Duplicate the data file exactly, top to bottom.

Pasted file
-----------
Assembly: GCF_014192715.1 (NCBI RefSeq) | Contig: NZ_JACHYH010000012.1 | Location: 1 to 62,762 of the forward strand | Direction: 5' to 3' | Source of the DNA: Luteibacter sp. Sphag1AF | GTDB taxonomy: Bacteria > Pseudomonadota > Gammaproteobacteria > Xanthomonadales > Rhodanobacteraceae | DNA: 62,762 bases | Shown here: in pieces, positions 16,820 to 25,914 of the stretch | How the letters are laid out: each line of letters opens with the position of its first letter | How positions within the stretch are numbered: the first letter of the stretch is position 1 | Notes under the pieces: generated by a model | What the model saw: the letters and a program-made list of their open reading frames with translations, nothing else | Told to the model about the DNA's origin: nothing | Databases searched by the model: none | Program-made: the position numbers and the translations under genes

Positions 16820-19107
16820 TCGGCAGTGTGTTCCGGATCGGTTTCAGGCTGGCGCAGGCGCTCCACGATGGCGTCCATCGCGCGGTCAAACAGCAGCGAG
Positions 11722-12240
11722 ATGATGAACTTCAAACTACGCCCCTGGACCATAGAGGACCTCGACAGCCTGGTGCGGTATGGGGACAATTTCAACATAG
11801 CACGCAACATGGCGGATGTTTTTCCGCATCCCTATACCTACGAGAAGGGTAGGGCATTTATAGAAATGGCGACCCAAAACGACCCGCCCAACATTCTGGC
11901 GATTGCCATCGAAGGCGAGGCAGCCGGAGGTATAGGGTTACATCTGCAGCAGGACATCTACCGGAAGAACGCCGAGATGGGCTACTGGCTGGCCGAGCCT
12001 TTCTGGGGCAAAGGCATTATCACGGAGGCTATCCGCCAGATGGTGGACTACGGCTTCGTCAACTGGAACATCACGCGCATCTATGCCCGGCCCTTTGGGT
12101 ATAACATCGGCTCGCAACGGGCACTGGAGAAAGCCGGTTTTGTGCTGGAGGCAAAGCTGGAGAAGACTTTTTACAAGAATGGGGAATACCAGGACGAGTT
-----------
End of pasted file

Assembly: GCF_014192715.1 (NCBI RefSeq) | Contig: NZ_JACHYH010000012.1 | Location: 1 to 62,762 of the forward strand | Direction: 5' to 3' | Source of the DNA: Luteibacter sp. Sphag1AF | GTDB taxonomy: Bacteria > Pseudomonadota > Gammaproteobacteria > Xanthomonadales > Rhodanobacteraceae | DNA: 62,762 bases | Shown here: in pieces, positions 16,820 to 25,914 of the stretch | How the letters are laid out: each line of letters opens with the position of its first letter | How positions within the stretch are numbered: the first letter of the stretch is position 1 | Notes under the pieces: generated by a model | What the model saw: the letters and a program-made list of their open reading frames with translations, nothing else | Told to the model about the DNA's origin: nothing | Databases searched by the model: none | Program-made: the position numbers and the translations under genes

Positions 16820-19107
16820 TCGGCAGTGTGTTCCGGATCGGTTTCAGGCTGGCGCAGGCGCTCCACGATGGCGTCCATCGCGCGGTCAAACAGCAGCGAG
Positions 11722-12240
11722 ATGATGAACTTCAAACTACGCCCCTGGACCATAGAGGACCTCGACAGCCTGGTGCGGTATGGGGACAATTTCAACATAG
11801 CACGCAACATGGCGGATGTTTTTCCGCATCCCTATACCTACGAGAAGGGTAGGGCATTTATAGAAATGGCGACCCAAAACGACCCGCCCAACATTCTGGC
11901 GATTGCCATCGAAGGCGAGGCAGCCGGAGGTATAGGGTTACATCTGCAGCAGGACATCTACCGGAAGAACGCCGAGATGGGCTACTGGCTGGCCGAGCCT
12001 TTCTGGGGCAAAGGCATTATCACGGAGGCTATCCGCCAGATGGTGGACTACGGCTTCGTCAACTGGAACATCACGCGCATCTATGCCCGGCCCTTTGGGT
12101 ATAACATCGGCTCGCAACGGGCACTGGAGAAAGCCGGTTTTGTGCTGGAGGCAAAGCTGGAGAAGACTTTTTACAAGAATGGGGAATACCAGGACGAGTT